Raytheon [RTN] on Tuesday said it has teamed with counter-drone technology supplier Black Sage to provide an integrated solution to mitigate threats from unmanned aircraft systems (UAS) for civil, critical infrastructure and military applications worldwide.
Raytheon also made two additional counter-UAS announcements related to U.S. Army needs. The Army’s Howler, C-UAS, which consists of Raytheon’s Ku band radio frequency multi-mission simultaneous (KuRFS) radar and Coyote UAS system, achieved initial operational capability (IOC).
The Army has also begun retrofits of Raytheon’s Stinger missile with proximity fuzes, which broaden the array of threats the weapons can take on, including enemy drones. The company said the fuzes allow the Stingers to be detonated near the target.
Qualification testing on the new fuzes is complete and the deliveries of the enhanced Stingers to soldiers will begin later this year.
“The Stinger enhancement gives our troops exactly what they need, an affordable and effective way to defeat the growing number of enemy UAS targets in the skies above the battlefield,” Sam Deneke, vice president for Raytheon Land Warfare Systems, said in a statement. “The counter-UAS mission is so critical, several allied nations are interested in this upgraded Stinger.”
Under the teaming arrangement with Black Sage, Raytheon will provide its Windshear command and control system and integrate in Black Sage’s sensors, artificial intelligence and radio frequency jammers, creating a system a single operator can use to “safely and quickly track, take over or land drones flying where they shouldn’t,” Raytheon said.
Civil authorities and owners and operators of critical infrastructures such as airports worldwide are interested in C-UAS systems that can detect, track and mitigate potential drone threats without interfering with other electronic systems nearby or impacting nearby populations and physical infrastructure.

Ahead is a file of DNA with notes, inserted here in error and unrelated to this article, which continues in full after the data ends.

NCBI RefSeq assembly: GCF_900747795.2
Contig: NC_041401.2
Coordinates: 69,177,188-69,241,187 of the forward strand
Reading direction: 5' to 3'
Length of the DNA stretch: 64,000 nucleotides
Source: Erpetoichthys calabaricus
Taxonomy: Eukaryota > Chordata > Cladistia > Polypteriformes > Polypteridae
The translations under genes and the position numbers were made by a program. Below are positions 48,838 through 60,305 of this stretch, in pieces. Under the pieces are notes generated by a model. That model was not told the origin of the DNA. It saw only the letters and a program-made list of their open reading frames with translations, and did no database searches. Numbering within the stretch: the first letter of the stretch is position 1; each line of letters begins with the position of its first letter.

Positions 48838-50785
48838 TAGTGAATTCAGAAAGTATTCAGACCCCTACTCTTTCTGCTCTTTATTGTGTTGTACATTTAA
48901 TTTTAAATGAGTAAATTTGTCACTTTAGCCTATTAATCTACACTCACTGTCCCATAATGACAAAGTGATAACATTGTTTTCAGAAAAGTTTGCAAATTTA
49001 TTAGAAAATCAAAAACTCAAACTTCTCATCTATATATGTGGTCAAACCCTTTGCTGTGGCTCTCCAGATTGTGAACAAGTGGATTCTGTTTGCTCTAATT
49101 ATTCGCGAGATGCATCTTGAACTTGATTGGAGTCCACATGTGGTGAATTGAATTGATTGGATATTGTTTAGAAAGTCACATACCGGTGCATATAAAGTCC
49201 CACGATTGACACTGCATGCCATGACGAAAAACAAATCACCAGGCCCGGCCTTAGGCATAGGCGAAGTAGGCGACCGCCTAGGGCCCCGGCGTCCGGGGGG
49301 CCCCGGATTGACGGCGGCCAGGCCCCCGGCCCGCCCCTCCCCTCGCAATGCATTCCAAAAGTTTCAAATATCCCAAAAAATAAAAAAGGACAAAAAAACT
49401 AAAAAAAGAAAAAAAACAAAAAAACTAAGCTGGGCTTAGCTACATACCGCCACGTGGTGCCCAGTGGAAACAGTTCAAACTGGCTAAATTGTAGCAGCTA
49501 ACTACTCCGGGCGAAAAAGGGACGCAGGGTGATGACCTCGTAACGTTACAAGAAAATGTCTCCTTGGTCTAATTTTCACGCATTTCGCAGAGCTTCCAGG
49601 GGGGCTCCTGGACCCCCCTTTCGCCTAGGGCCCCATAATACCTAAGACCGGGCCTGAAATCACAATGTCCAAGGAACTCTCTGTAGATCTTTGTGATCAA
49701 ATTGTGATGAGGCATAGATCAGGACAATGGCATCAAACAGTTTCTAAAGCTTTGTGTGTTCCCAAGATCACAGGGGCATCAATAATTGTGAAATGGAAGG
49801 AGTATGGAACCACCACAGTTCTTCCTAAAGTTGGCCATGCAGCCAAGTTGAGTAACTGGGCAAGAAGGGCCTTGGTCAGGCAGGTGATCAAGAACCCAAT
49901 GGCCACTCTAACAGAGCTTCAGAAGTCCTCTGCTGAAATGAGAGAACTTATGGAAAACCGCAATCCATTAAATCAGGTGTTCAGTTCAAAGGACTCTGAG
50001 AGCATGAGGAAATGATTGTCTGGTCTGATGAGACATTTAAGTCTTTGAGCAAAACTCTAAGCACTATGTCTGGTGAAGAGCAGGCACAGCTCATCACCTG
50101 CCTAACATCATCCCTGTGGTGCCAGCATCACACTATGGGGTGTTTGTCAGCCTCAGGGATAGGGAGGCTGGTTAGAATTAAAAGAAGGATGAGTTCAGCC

“As we saw at Gatwick and Heathrow airports, drones operating inside commercial air corridors are posing a real challenge,” Todd Probert, vice president of Raytheon Intelligence, Information and Services, said in a statement. “And though Raytheon has developed a range of counter-drone systems, from missiles to lasers to high-powered microwaves, authorities also need a system that can safely stop and land a drone where it may not be safe to shoot them down. That’s why we’ve teamed with Black Sage on a solution safe enough to operate in a populated area.”
Raytheon said the Windshear-based C-UAS system is rugged enough to operate at remote military bases.
The Howler system that has achieved IOC with the Army was developed and fielded in 17 months. The Coyote UAS uses the KuRFS radar to acquire and track UAS threats of all sizes and then moves to engage a target and destroy it.
“Test after test proves that our Coyote is an integral solution for defeating the growing number of enemy drones in the skies above the battlefield, Deneke said.
Raytheon said its suite of sensors and threat interdiction technologies that include kinetic and non-kinetic “effectors” that are integrated into a command and control system provide capability across the entire C-UAS kill chain.